The Works of Francis Bacon, Lord Chancellor of England..: Essays. Meditationes sacrae [English]. Of the colours of good and evil. Miscellaneous tracts upon human philosophy. Apophthegmes. ornamenta rationalia. Collection of sentences. Notes for conversation. Essay on death
William Pickering., 1825
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actions amongst answered appear asked authority Bacon better body Cæsar cause cold colour commonly conceit counsel danger death desire direction doth effect Essays evil excellent follow forms fortune give greater greatest ground hand hath heart heat hold honour hope invention Italy judge keep kind king knowledge learning less light likewise living look lord maketh man's manner matter mean men's mind motion nature never observation opinion particular pass persons philosophy pleasure present princes queen reason received religion respect rest saith seen sense shew side sometimes sort speak speech spirit sure things thou thought tion true truth turn unto virtue whereas whereof wise wits
Page 165 - Studies serve for delight, for ornament, and for ability. Their chief use for delight, is in privateness and retiring ; for ornament, is in discourse; and for ability, is in the judgment and disposition of business. For expert men can execute, and perhaps judge of particulars, one by one ; but the general counsels, and the plots and marshalling of affairs, come best from those that are learned.
Page 3 - Truth, (a hill not to be commanded, and where the air is always clear and serene,) and to see the errors, and wanderings, and mists, and tempests, in the vale below; so always that this prospect be with pity, and not with swelling or pride. Certainly, it is heaven upon earth, to have a man's mind move in charity, rest in providence, and turn upon the poles of truth.
Page 443 - Some books are to be tasted, others to be swallowed, and some few to be chewed and digested; that is, some books are to be read only in parts; others to be read, but not curiously; .and some few to be read wholly, and with diligence and attention.
Page 13 - Stoics), that the good things which belong to prosperity are to be wished; but the good things that belong to adversity are to be admired. Bona rerum secundarum optabilia; adversarum mirabilia. Certainly if miracles be the command over nature, they appear most in adversity. It is yet a higher speech of his than the other (much too high for a heathen), It is true greatness to have in one the frailty of a man, and the security of a God.
Page 5 - ... mind of man so weak, but it mates and masters the fear of death: and therefore death is no such ' terrible enemy, when a man hath so many attendants about him, that can win the combat of him. Revenge triumphs over death; love slights it; honour aspireth to it; grief flieth to it; fear pre-occupateth...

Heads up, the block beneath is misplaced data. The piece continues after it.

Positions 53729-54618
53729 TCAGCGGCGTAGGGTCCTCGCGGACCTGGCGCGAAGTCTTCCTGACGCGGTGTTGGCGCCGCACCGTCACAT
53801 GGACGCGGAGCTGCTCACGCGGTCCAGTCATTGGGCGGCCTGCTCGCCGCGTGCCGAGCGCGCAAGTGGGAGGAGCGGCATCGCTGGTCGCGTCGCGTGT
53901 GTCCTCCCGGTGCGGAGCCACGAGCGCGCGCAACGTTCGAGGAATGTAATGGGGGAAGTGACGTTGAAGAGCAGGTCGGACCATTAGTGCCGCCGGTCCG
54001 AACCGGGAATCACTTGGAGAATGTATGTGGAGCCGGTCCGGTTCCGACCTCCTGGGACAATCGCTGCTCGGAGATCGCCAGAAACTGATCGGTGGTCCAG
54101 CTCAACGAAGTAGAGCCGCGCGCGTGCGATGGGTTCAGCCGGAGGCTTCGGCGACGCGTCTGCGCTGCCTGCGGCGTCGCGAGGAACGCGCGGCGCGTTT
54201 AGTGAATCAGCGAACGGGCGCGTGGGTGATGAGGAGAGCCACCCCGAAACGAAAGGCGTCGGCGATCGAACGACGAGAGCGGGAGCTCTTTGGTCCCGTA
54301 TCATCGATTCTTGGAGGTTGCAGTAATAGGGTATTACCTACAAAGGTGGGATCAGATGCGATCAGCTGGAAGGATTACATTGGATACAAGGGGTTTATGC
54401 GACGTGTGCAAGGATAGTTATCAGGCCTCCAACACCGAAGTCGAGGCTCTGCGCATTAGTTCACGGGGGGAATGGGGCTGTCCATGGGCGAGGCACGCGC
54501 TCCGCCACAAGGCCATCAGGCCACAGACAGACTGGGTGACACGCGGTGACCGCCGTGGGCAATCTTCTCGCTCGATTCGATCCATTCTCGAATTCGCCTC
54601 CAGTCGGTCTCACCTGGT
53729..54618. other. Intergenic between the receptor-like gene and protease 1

Page xiv - ... is good for the stone and reins, shooting for the lungs and breast, gentle walking for the stomach, riding for the head and the like ; .so if a man's wit be wandering, let him study the mathematics ; for in demonstrations, if his wit bo called away never so little, he must begin again...
Page 141 - Your young men shall see visions, and your old men shall dream dreams, inferreth that young men are admitted nearer to God than old, because vision is a clearer revelation than a dream. And certainly, the more a man drinketh of the world, the more it...
Page 54 - It destroys likewise magnanimity, and the raising of human nature; for take an example of a dog, and mark what a generosity and courage he will put on when he finds himself maintained by a man; who to him is instead of a God, or melior nature; which courage is manifestly such as that creature, without that confidence of a better nature than his own, could never attain. So man, when he resteth and assureth himself upon divine protection and favour, gathereth a force and faith which human nature in...
Page 32 - ... themselves happy; for if they judge by their own feeling, they cannot find it: but if they think with themselves what other men think of them, and that other men would fain be as they are, then they are happy as it were by report; when perhaps they find the contrary within. For they are the first that find their own griefs, though they be the last that find their own faults. Certainly men in great fortunes are strangers to themselves, and while they are in the puzzle of business they have no...
Page 422 - And, generally, men ought to find the difference between saltness and bitterness. Certainly he that hath a satirical vein, as he maketh others afraid of his wit, so he had need be afraid of others